Foreign Exchange Crisis: In June 1991, the Indian Govt had foreign exchange reserves which were sufficient for barely 3 weeks. With the fiscal deficit running at 8.2%, and the internal debt being 5.6 % of GDP, the country was on the verge of bankruptcy.

The TEAM: 

During the previous 10 years, PVN did not have any inclination towards economic issues. One thing he realized was that the economic problem, being complex and serious, a competent person must be installed as the Finance Minister. I. G. Patel, the former RBI Governor was the first choice, but when he declined, the mantle fell on Dr. Manmohan Singh. Singh was an eminent economist, and he had worked with the United Nations, been an RBI Governor, a Chief Economic Advisor, and the Head of the Planning Commission over separate tenures. A team of competent ministers and bureaucrats were put in place, which included, among others, Naresh Chandra as Cabinet Secretary, Amarnath Verma as Principal Secretary, Montek Singh Ahluwalia, and others.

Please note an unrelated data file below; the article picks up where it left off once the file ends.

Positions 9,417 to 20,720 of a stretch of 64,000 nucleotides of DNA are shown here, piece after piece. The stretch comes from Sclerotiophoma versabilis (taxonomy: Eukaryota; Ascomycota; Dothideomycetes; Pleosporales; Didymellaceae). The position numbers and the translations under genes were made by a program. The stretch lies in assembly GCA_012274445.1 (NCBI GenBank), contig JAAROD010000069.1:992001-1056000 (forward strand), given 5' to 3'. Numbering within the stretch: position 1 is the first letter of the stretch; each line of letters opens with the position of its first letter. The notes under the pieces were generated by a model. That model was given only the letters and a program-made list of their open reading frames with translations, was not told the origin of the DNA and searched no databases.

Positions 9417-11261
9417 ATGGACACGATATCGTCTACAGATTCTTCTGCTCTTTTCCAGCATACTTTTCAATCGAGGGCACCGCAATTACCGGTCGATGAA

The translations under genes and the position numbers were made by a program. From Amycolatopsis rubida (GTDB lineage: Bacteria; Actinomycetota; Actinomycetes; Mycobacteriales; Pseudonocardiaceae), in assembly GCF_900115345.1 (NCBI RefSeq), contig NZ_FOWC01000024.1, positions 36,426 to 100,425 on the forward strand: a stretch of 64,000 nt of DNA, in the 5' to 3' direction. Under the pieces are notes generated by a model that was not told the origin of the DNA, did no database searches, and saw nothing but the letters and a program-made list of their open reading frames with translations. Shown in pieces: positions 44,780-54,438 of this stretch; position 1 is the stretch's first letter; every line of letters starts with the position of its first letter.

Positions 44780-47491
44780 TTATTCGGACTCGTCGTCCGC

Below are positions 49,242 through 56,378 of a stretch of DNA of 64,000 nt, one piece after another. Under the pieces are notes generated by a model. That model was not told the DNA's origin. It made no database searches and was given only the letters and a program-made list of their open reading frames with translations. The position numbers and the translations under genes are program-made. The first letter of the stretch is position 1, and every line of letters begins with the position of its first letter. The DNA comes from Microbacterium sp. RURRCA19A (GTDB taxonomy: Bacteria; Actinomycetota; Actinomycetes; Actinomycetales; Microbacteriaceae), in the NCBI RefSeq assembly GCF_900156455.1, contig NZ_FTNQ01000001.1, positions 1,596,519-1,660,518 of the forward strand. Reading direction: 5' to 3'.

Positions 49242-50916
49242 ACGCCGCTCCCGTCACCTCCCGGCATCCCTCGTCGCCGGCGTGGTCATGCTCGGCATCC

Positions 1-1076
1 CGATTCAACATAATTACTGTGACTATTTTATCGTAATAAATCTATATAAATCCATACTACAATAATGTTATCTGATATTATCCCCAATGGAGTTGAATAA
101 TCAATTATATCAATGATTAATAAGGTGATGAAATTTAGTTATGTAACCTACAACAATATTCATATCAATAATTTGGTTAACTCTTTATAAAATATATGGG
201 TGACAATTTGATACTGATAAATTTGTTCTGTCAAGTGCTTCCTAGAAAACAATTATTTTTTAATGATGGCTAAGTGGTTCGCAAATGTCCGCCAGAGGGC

Crucial Decisions: 

To overcome the serious economic challenges, the minority govt. had to take some quick short-term decisions. One such decision was to pledge the country’s entire gold reserves, while another was the devaluation of the rupee. The long-term decisions included the New Industrial Policy. 

  • Pledging of Gold: